In the past few months, we have been spending more time talking about relevant topics affecting our personal families as well as the families within our community of dads in the NYC Dads Group- work-life balance seems to be a recurring theme! Even though women and mother’s have spent several decades battling the challenges of work-life balance…men are starting to raise their hands for help and solutions with this issue as well.
Even though the father’s day media torrent has passed, it’s nice to see a continued focus on fatherhood in the media this week. At the center of the fatherhood work-life balance conversation is The New Dad: Caring, Committed, and Conflicted, a recent study conducted by the Boston College Center for Work & Family – national study of nearly 1000 working fathers with at least one child 18 or younger at one of four Fortune 500 companies
– excellent data about the conflict working dads are feeling between work and family
Professor Brad Harrington, the lead researcher/author of the report…former corporate executive and working father himself…explains that he is “one of very few men who heads a research center focused on work and family issues…and the more he became immersed in the field, the more clear it became that men are increasingly dealing with many of the same issues (as women), and I realized that this was a very under-researched area.
We find this topic of work-life balance as it relates to the whole family (including both moms and dads) fascinating and groundbreaking. Check out this interview with Brad Harrington (article by Chris Erikson), leader of the Center for Work & Family at Boston College published in the NY Post: Male Call: Stress About balancing Careers and Caregiving is no Longer Just a Women’s Issue as he talks about the results of the study, what workplaces should be doing to accommodate men, and what is in store for the future of this issue.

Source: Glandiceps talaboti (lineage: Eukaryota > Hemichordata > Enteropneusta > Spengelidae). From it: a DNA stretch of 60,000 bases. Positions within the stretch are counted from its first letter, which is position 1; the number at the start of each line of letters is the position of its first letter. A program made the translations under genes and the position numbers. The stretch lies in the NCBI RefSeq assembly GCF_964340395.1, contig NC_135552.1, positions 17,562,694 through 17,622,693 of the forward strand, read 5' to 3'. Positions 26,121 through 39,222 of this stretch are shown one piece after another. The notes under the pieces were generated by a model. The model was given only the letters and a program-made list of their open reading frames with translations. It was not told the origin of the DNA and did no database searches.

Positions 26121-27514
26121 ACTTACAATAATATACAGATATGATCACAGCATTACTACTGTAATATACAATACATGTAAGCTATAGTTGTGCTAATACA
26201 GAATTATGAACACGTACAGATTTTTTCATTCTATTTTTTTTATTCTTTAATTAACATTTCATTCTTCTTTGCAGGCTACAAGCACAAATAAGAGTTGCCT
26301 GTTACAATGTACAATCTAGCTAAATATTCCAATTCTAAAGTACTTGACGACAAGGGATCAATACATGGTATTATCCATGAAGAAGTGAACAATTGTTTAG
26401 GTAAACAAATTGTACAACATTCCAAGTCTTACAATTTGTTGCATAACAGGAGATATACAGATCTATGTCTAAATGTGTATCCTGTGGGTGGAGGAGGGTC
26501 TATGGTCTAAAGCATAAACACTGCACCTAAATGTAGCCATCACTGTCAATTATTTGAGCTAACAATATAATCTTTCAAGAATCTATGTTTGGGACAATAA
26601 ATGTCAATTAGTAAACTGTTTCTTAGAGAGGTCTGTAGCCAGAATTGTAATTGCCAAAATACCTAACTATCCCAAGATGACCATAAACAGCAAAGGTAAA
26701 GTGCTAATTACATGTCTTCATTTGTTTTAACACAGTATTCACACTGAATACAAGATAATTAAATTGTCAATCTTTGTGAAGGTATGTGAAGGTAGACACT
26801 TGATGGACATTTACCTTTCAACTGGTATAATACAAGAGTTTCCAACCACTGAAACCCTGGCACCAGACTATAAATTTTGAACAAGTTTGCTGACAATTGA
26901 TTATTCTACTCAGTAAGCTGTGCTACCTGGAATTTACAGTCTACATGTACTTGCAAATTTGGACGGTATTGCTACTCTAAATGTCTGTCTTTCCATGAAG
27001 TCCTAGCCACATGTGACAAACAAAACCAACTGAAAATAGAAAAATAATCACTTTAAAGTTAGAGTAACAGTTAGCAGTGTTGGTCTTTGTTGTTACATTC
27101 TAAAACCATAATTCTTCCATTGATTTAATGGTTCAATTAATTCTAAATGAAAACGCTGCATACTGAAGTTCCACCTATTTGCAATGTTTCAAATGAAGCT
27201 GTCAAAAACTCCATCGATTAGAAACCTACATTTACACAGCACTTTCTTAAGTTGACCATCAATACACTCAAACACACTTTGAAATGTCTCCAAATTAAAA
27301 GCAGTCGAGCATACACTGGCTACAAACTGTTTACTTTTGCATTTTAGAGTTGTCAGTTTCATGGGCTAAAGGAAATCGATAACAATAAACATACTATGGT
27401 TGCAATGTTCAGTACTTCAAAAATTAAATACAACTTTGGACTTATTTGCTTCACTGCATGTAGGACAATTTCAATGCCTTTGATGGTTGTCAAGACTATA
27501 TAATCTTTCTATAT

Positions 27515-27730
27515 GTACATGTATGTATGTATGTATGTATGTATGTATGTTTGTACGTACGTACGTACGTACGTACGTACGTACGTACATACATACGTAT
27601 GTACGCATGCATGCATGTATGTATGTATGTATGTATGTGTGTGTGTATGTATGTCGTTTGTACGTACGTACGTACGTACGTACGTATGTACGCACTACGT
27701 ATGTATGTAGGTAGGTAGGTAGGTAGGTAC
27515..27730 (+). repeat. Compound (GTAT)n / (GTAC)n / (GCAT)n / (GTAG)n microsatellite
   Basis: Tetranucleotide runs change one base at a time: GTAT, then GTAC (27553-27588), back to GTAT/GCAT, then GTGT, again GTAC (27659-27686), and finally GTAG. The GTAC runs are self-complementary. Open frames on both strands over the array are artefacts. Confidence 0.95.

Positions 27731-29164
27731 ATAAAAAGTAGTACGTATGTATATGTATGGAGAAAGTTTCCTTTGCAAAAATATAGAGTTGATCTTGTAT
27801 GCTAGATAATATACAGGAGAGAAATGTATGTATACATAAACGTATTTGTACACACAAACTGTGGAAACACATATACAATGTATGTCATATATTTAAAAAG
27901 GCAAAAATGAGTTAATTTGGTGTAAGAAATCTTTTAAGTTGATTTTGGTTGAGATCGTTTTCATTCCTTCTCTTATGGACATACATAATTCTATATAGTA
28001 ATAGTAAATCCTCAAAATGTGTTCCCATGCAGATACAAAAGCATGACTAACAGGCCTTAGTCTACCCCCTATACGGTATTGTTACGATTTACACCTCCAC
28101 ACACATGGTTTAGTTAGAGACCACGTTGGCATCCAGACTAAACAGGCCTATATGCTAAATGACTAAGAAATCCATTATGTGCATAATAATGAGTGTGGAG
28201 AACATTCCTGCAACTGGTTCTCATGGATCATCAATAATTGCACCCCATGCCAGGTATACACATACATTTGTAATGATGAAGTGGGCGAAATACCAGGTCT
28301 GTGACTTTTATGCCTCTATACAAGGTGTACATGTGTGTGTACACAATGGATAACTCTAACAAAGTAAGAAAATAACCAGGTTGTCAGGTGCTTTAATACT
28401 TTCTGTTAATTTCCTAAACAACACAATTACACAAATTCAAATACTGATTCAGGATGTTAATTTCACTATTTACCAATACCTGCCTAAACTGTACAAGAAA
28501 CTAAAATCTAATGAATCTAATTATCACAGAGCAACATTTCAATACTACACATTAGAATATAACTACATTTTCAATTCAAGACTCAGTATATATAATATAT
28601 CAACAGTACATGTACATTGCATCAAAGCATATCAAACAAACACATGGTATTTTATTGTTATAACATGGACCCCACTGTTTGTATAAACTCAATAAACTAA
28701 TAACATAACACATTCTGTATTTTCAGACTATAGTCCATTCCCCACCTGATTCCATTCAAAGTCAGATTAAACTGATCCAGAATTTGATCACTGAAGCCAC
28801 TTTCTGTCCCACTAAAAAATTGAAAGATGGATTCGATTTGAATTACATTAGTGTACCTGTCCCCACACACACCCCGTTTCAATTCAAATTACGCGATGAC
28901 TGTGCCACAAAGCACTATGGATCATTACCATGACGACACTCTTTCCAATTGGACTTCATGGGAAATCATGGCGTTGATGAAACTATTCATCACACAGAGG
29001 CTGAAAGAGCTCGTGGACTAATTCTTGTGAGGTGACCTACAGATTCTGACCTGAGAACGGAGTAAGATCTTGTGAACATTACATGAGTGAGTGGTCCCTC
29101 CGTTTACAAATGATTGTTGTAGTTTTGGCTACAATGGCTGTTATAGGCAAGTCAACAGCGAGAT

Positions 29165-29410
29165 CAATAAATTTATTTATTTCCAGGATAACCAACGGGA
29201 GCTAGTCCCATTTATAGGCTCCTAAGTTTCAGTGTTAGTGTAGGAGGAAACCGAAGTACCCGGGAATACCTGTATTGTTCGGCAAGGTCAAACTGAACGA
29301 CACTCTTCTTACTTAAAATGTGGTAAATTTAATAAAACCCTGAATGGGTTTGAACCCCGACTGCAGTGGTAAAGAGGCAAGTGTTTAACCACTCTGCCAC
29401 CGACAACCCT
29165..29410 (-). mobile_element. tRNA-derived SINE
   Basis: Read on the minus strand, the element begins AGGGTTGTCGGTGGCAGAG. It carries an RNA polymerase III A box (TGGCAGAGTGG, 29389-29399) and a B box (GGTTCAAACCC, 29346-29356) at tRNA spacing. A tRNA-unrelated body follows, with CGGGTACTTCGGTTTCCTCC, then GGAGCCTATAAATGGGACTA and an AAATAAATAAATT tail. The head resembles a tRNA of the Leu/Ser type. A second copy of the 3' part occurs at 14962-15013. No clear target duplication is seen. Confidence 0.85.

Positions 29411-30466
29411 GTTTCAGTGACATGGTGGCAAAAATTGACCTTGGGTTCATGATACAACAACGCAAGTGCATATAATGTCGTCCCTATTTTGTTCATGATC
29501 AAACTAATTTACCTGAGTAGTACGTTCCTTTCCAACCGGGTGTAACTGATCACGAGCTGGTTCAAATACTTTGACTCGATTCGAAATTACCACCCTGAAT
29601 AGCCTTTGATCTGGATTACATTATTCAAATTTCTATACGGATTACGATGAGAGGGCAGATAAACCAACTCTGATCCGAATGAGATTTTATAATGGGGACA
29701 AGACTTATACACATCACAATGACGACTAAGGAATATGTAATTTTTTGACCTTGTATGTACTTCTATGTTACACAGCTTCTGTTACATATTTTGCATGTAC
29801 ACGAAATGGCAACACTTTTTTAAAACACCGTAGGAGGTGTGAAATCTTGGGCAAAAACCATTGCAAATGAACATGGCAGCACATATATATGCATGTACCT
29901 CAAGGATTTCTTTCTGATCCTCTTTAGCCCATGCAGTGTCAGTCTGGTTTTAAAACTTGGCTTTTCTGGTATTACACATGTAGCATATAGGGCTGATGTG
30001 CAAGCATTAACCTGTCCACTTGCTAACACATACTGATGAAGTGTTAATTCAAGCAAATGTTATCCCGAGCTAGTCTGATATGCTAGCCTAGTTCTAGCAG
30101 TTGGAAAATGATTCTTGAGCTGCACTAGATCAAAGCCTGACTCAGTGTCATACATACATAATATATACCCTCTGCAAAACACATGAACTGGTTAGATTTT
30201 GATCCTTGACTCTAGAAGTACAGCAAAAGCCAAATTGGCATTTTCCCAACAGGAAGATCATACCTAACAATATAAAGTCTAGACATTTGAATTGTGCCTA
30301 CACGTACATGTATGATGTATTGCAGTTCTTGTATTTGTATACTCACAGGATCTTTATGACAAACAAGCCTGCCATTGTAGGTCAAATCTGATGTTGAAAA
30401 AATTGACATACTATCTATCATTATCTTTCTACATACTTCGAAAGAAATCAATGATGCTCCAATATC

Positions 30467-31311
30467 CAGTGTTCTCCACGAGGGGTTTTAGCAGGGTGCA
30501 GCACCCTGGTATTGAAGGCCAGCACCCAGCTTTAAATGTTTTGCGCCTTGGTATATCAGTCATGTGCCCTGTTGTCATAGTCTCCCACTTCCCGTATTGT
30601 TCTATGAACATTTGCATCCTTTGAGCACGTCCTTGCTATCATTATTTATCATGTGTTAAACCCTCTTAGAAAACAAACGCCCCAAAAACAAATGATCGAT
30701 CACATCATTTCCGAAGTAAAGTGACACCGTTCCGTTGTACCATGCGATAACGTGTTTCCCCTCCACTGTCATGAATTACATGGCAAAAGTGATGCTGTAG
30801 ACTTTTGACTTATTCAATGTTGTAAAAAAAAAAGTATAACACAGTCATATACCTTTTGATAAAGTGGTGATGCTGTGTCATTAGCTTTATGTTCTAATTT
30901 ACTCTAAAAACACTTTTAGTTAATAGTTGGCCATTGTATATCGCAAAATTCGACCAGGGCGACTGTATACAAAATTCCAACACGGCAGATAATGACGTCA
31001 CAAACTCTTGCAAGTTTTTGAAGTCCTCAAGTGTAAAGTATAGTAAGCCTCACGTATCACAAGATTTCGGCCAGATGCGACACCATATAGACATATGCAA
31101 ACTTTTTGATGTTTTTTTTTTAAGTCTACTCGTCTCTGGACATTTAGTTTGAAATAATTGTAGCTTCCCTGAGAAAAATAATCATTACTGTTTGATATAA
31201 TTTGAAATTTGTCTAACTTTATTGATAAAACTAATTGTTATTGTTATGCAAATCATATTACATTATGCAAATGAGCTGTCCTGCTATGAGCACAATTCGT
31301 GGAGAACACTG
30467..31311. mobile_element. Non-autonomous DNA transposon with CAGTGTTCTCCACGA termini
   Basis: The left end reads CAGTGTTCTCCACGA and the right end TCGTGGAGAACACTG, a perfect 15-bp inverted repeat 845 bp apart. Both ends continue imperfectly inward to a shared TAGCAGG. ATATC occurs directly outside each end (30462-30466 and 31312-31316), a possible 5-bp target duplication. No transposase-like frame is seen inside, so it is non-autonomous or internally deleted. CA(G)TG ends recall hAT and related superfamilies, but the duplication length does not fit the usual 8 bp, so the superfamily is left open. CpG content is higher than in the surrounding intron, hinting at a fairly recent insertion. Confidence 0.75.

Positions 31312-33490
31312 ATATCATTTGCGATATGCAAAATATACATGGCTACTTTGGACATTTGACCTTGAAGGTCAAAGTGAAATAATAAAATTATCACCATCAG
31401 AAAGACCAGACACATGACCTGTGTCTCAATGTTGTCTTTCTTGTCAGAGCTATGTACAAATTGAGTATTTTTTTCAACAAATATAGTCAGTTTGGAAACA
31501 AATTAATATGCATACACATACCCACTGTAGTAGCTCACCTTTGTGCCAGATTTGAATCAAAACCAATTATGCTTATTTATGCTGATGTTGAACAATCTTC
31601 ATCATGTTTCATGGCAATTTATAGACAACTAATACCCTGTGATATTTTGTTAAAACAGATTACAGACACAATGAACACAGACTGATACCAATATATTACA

Most interesting to me was the response to this question: What are the most progressive companies doing to implement the kinds of policies you’re talking about?
There are companies that have established men’s groups. There are some that are offering paternity leave. It may only be one or two weeks, but two weeks is a lot, compared to what men have typically taken. A few companies have established a point person on men’s issues in the work-family arena.
Another really important thing is, there are companies that have senior male executives who are willing to stand up and talk about their own challenges and successes balancing work and family. Like, “Here’s what I’ve tried to do, here are the issues I’ve had to cope with, here are the trade-offs I’ve made.” When those people speak publicly about these things, it carries a lot of weight.
So these things suggest that change is taking hold, but slowly. It’s a slow process to get companies — and society at large — to realize that this is not a gender-bound issue.
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